Be sure to keep your winter coat handy because it’s about to get chilly in Los Angeles County — particularly the northern region.
The Los Angeles County Health Officer on Sunday extended a cold weather alert after the National Weather Service forecast low temperatures and wind chills below 32 degrees.
The affected areas include Antelope Valley through Saturday, Los Angeles County mountain areas through Thursday and Santa Clarita Valley until Tuesday.
Public health officials said children, the elderly and people with disabilities or have special needs can be especially vulnerable during this cold weather stint.
“Extra precaution should be taken to ensure they don’t get too cold when they are outside,” said Dr. Muntu Davis, Los Angeles County Health Officer. “There are places where people can go to stay warm, such as shelters or other public facilities. We also want to remind people not to use stoves, barbecues or ovens to heat their homes due to the risk of carbon monoxide poisoning.”
Here are some things to remember once the cold temperatures hit:
- Dress in layers of warm clothing if you plan to be outdoors.
- Protect head, hands and feet from cold.
- Check on and help family members, friends and neighbors with limited mobility and limited access to heat, such as seniors or those who are ill. Check on them frequently.
- If you have outdoor pets, bring them inside
- If you don’t have a heater in your home, visit indoor public facilities such as shopping malls, libraries or senior centers.
- The Los Angeles Homeless Services Authority has a winter shelter program available for those who need shelter. Locations and transportation information are online at https://www.lahsa.org/. Those interested can also call the L.A. County information line at 211 from any landline or cellphone.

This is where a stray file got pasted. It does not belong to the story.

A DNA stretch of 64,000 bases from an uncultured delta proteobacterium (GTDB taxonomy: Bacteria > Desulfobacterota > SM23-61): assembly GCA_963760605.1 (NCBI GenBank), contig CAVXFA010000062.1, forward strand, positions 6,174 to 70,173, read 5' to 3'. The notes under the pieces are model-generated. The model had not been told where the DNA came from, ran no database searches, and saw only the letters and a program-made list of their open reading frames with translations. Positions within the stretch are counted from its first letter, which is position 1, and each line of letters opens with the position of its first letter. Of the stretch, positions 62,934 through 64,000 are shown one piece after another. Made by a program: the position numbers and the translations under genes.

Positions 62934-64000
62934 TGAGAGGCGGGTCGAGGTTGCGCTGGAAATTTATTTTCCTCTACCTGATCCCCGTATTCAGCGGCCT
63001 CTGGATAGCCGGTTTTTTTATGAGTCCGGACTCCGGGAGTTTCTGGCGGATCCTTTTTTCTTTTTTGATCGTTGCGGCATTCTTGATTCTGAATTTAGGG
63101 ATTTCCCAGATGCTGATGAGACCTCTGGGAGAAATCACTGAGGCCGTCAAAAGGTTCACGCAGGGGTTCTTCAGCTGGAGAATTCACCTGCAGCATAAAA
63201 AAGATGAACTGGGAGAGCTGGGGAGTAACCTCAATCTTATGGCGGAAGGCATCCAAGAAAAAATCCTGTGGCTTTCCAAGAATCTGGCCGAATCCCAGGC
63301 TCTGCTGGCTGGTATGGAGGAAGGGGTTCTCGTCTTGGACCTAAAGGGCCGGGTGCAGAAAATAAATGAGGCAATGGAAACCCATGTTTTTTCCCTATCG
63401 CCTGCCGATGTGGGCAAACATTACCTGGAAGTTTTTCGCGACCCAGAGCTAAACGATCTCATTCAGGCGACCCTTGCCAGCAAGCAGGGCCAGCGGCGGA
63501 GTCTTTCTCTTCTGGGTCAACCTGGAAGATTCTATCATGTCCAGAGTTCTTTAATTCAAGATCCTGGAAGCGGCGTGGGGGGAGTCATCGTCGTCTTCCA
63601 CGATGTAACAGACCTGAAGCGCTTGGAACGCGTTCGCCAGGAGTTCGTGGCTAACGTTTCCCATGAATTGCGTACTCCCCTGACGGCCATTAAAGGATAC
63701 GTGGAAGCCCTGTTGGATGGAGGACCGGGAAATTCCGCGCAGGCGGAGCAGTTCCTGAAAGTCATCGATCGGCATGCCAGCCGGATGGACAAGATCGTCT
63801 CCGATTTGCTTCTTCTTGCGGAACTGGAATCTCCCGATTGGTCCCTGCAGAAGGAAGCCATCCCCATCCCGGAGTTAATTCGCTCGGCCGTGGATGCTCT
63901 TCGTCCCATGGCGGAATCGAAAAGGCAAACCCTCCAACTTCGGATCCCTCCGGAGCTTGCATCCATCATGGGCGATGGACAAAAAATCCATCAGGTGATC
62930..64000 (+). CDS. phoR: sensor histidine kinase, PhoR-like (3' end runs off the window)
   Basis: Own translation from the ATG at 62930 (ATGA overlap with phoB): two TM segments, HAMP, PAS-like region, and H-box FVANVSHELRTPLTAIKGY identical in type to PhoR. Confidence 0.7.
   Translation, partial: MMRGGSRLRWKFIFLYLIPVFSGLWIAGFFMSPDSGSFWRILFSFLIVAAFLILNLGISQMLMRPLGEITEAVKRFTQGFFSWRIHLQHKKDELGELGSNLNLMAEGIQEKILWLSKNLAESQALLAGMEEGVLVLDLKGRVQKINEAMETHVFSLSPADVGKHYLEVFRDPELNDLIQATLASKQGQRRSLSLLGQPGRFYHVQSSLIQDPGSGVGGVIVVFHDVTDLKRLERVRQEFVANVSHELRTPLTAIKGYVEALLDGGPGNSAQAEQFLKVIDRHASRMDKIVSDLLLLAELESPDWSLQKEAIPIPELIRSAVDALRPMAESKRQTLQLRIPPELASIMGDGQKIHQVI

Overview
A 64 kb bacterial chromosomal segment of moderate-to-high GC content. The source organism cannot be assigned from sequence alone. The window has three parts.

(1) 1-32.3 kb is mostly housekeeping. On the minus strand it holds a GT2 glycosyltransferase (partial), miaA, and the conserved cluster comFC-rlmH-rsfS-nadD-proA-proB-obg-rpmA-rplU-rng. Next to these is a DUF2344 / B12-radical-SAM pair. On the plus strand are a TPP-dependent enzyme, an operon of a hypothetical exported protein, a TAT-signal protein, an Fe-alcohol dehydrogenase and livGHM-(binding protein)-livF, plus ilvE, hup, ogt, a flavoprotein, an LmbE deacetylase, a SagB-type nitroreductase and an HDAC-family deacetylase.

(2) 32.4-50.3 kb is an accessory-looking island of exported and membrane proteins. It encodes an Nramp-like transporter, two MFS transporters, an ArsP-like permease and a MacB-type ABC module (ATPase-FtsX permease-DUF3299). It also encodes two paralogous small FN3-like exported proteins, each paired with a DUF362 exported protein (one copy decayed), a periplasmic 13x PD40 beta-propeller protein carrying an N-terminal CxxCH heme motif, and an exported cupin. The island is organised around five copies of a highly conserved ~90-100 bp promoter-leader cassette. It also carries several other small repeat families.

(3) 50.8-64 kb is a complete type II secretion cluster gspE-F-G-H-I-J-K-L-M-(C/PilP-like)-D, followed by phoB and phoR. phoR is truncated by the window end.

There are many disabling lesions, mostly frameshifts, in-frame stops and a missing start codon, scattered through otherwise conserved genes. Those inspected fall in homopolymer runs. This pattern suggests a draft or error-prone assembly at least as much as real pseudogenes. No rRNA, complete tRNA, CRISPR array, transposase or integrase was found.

In cases where people exposed to cold weather for prolonged periods of time, hypothermia could develop. Experience and symptoms may vary, depending on how long a person is exposed to cold temperatures.
The early symptoms of hypothermia include shivering, fatigue, loss of coordination, confusion and disorientation. Later symptoms include no shivering, blue skin, dilated pupils, slow pulse and loss of consciousness.
Frostbite is also possible for those exposed to extremely cold weather where snow or freezing happens. The most common affected areas of frostbite are the nose, ears, cheeks, chin, fingers or toes.
While heating your home during cold weather, carbon monoxide poisoning is a risk. Here are some tips to make sure it does not happen:
- Only use approved heaters, such as electric or natural gas heaters and fireplaces. Never use stoves, barbecues and ovens to heat your room or home.
- Install a carbon monoxide detector in your home.
- If you use an outdoor generator at home, place it at least 10 feet away from all doors and windows
For more information, call 211 or visit www.211la.org.